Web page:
In addition to unofficial practices, there were cases in which wearing more than one cuff title was correct. In addition to unit cuff titles, the SS also had branch cuffbands (such as those for military policemen and war correspondents) and school cuffbands (such as those for the officer schools at Bad Tölz and Braunschweig). Officer candidates undergoing training at an officer school wore the school cuffband in addition to that of their regular unit; personnel entitled to a branch cuffband also wore it in addition to their unit cuff title (In both cases, obviously only if they had a unit cuff title to begin with). This resulted in the wearing of two cuff titles, and I have even seen a photograph of a Norwegian war correspondent and officer candidate wearing three: Unit, branch and school title.
The simultaneous wearing of more than one cuff title in this way was prohibited by the August 1943 order.
As for the actual photograph in question (which, incidentally, is well known and has appeared on several websites and in print):
It is not easily interpreted and we will probably never know just what is going on here. He could be a member of the SSTV Oberbayern regiment who was re-assigned to the SS-Heimwehr Danzig (wearing his Oberbayern cuff band as a traditions badge), or a former member of the SS-Heimwehr Danzig serving with the newly-raised Totenkopf-Division (wearing his SS-Heimwehr Danzig cuffband as a traditions badge and the Oberbayern cuffband as an unofficial divisional cuffband).
(This happened: The Totenkopf-Division was raised in 1939, but only got its "Totenkopf" cuff title in 1942. Veterans of Oberbayern continued to wear their old cuffband; but divisional personnel who had never served with that regiment also tried to get their hands on this cuffband, which, after all showed a Totenkopf [Death's Head].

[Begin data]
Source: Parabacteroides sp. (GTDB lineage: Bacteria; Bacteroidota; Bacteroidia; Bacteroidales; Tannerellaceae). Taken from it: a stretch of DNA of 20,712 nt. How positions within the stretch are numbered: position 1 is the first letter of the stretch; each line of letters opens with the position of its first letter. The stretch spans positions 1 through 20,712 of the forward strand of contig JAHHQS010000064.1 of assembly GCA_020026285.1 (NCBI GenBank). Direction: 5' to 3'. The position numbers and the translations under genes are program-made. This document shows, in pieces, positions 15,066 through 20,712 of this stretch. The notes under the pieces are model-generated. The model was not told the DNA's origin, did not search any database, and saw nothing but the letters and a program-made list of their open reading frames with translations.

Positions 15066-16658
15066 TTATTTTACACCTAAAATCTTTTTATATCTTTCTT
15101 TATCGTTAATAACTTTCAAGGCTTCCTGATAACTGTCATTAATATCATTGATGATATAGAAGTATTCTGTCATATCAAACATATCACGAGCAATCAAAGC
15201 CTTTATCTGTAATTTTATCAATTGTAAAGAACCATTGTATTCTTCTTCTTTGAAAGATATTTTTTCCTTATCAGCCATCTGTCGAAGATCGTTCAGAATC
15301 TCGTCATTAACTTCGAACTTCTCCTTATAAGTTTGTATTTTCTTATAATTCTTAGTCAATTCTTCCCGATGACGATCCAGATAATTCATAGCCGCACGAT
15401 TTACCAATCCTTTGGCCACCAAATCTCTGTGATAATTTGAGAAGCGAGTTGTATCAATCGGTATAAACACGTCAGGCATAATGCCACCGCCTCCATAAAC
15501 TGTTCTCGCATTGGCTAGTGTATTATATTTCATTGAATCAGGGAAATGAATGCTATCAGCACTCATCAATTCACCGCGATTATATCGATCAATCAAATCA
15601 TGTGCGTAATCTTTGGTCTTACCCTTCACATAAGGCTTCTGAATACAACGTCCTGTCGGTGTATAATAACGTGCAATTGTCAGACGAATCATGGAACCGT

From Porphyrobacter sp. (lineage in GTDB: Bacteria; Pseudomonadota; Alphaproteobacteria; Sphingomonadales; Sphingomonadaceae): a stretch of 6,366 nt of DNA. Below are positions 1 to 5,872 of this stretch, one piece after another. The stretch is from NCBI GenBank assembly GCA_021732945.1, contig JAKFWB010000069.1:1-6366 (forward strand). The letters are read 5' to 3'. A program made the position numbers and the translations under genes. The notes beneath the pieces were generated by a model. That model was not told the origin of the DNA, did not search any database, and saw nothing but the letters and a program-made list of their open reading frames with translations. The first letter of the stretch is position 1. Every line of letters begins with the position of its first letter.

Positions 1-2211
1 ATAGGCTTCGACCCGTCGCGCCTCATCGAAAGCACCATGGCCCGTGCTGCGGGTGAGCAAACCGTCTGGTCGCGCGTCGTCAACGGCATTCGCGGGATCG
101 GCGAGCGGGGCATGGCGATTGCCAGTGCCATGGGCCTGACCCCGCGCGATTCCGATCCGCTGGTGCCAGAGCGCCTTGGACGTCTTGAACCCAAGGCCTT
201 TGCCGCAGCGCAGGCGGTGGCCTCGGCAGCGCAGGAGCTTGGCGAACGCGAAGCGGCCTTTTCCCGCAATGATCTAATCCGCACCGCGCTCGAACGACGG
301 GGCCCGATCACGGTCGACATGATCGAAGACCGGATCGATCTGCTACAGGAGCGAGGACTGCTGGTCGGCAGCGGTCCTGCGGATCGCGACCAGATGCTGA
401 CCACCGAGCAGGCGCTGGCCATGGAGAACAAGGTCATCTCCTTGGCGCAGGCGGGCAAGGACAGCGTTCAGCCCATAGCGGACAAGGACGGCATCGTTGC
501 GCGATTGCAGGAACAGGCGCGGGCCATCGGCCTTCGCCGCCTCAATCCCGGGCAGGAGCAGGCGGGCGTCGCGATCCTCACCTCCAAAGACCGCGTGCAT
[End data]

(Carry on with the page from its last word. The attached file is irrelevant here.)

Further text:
However, both the SS-Heimwehr Danzig and the Totenkopf-Division had the "Death's Head" collar patch, which makes the presence of the Sigrunen collar patch a bit odd.
Yet another re-assignment? Confused orders? Supply problems? An individual quirk in disregard for the regulations? We will never know for sure.
@HPL2008: Has the man in the pic never been identified?
No (as far as I know).
Right out of the Beaver/Bando book... The first post photo too, but has no reference to who he is.
In all likelihood the young man pictured started in service with Oberbayern and was then drafted into the SS-Heimwehr Danzig.
All 4 pre-war SS-TV regiments were allowed to retain their "honour" titles. Probably up to 1943 when, as HPL2008 has pointed out, the wearing of two cufftitles was forbidden as of August 1943.
The runic tab was most likely a consequence of the man being transferred into one of the 17 Totenkopf Standarten when Heimwehr Danzig was broken up. Most of these Standarten were disbanded or re-designated as Waffen-SS infantry regiments in 1940 and 1941 and their skull collar patches were replaced with the SS runes.
I should add that I find the style of lettering somewhat strange for such a short-lived unit. One normally sees gothic lettering for these bands.
I would have thought the Unterscharfuhrer here would have been sent to the TK Div. and not to one of the VT when the war broke out, especially given Eicke's mania for keeping TV/TK personnel together.